11 items from 2010
The Envelope: Reed Johnson nabs a rare interview with best actress hopeful Annette Bening, one of the two female leads in “The Kids Are All Right,” as well as Lisa Cholodenko, the film’s co-screenwriter/director. Cholodenko says that when it came to casting the part of Nic — “who in many ways is the film’s dramatic fulcrum, just as she is her family’s emotional anchor — mostly for the better, though not without the usual quotient of occasional slammed doors and raised voices” — she thought of only Bening. Fortunately, it turned out that a mutual-admiration existed between the two — Cholodenko thought of Bening because of one particularly special scene of hers from “American Beauty” (1999), and Bening always remembered enjoying Cholodenko’s earlier film “Laurel Canyon” (2002).
24 Frames: Steven Zeitchik scans the newly-released slate of films that will play at January’s Sundance Film Festival, and points out some »
- Mary Skawinski
This Sunday, director Werner Herzog will conduct a Q&A with Alejandro Gonzalez Inarritu after a screening at the Directors Guild headquarters on Sunset Blvd at 7:30 Pm. Herzog rarely does such things, but was moved to take part in the DGA members-only-event after seeing the film last month. "I respect Werner and his films so much, because he takes risks and doesn't compromise," Inarritu told me. "This was a surprise and an honor, and it helps in the battle to get this film noticed." Directors are now rallying behind the prestige film and helping it build slow momentum. Biutiful is Mexico's submission for Best Foreign Language film, and the picture opened its all-categories Oscar campaign with an event last Saturday, hosted by Guillermo del Toro for Inarritu and his below-the-line collaborators Rodrigo Prieto, Gustavo Santaolalla, and Stephen Mirrione. Julian Schnabel showed his support at a Soho House screening in New York last Tuesday, »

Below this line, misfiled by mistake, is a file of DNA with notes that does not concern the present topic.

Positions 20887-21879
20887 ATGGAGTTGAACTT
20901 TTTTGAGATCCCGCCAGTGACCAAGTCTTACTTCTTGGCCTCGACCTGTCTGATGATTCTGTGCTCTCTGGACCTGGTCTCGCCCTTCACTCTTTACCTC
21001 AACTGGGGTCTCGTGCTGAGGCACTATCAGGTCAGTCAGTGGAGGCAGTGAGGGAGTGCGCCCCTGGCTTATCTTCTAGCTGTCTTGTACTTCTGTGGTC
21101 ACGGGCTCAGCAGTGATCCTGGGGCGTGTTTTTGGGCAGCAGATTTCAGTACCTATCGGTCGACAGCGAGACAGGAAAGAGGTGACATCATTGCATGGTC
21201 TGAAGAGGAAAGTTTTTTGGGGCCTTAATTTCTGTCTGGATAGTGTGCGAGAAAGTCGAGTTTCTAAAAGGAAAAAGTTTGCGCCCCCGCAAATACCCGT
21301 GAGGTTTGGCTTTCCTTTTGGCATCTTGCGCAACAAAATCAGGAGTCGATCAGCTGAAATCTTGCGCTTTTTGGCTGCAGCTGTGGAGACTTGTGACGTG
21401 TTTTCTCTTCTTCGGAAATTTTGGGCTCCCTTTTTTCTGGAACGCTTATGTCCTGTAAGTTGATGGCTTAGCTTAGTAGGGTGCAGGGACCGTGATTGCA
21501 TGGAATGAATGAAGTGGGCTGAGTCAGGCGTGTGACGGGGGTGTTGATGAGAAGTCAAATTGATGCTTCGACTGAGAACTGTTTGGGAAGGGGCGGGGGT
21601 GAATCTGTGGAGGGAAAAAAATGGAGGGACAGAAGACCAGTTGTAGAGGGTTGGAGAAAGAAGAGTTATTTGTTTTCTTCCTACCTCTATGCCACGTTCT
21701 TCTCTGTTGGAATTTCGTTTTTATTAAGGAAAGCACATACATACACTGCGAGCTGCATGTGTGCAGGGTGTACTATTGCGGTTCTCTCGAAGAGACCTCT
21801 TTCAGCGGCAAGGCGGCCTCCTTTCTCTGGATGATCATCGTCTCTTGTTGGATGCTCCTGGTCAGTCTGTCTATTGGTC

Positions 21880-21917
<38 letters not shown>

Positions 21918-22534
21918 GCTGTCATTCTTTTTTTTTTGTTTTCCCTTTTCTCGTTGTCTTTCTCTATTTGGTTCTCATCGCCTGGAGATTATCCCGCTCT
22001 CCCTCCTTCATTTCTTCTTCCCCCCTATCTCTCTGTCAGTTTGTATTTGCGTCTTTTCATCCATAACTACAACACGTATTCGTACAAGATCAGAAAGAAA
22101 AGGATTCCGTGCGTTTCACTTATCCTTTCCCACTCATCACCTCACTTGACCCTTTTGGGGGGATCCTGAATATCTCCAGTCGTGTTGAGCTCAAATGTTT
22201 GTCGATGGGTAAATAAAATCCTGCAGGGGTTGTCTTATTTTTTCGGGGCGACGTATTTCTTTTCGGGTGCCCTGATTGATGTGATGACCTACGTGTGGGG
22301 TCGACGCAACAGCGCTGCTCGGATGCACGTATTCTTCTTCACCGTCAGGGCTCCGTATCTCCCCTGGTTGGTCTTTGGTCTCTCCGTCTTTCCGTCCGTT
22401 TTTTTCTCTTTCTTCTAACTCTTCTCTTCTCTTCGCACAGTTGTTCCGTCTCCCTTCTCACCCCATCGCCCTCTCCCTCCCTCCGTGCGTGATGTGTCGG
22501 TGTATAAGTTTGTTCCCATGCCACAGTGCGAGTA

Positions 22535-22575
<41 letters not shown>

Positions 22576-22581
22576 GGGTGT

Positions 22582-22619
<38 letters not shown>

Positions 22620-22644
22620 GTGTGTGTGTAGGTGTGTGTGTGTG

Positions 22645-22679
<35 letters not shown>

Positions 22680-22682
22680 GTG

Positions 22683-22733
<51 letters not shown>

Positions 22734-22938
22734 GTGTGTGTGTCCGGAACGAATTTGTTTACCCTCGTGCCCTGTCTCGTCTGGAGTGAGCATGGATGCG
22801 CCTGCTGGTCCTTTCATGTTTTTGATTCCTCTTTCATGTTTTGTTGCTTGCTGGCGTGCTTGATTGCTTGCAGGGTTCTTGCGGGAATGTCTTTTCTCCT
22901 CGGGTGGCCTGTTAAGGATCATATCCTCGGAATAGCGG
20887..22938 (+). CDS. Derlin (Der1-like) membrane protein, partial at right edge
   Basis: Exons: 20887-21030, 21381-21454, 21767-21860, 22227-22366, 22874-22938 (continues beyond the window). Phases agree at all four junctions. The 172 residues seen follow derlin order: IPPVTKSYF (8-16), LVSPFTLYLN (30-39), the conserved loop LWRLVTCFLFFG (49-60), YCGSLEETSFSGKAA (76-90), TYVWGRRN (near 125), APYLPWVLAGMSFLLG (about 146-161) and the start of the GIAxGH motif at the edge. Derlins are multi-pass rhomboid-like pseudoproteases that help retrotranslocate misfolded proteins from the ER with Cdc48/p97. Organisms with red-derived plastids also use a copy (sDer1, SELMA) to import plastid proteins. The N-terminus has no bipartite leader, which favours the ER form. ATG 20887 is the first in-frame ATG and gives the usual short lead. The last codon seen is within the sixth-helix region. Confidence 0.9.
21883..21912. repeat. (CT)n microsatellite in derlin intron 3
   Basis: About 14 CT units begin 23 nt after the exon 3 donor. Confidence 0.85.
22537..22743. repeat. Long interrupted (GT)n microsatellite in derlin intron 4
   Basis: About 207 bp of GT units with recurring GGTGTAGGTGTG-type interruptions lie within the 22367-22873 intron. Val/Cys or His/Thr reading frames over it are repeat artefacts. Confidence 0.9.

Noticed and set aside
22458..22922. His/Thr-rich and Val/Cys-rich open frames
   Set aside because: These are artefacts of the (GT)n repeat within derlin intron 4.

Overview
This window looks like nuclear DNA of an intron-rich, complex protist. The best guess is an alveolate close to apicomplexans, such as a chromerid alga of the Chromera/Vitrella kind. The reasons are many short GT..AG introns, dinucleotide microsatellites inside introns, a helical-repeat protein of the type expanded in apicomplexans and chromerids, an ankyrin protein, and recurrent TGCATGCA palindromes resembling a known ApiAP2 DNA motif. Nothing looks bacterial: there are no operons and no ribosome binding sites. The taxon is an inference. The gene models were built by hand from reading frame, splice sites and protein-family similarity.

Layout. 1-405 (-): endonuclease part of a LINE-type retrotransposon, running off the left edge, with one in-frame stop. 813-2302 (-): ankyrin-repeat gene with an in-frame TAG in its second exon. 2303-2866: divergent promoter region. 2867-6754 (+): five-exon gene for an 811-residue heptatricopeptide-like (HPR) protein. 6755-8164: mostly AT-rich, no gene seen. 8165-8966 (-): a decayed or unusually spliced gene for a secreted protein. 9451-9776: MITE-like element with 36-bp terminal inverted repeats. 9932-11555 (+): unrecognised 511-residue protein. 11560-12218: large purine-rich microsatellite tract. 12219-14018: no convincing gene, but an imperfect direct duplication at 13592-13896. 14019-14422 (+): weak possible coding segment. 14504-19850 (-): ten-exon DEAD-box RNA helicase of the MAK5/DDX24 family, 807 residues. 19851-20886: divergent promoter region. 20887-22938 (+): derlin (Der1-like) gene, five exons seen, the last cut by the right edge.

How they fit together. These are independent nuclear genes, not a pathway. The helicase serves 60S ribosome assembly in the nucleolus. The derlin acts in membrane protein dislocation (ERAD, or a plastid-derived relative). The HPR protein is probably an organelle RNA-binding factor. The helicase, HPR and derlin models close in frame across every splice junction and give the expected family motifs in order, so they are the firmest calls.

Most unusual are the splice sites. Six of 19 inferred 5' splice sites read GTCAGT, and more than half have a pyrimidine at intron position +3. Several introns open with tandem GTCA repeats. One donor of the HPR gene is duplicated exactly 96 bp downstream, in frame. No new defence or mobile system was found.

- MIKE FLEMING
François Truffaut, 1962
Jules and Jim was the biggest box-office success the French New Wave ever enjoyed. When it opened in Paris in January 1962, it played for nearly three months and it found the same crowds all over the world. (In America, two young men saw it – Robert Benton and David Newman – and they began to write a script that would become Bonnie and Clyde.) Although set in the era of the first world war, its sexual manners were an indicator of the 60s to come, with Catherine (Jeanne Moreau) in love with and loved by two men (at least) – Jules, a German, played by Oskar Werner, and Jim, a Frenchman, played by Henri Serre.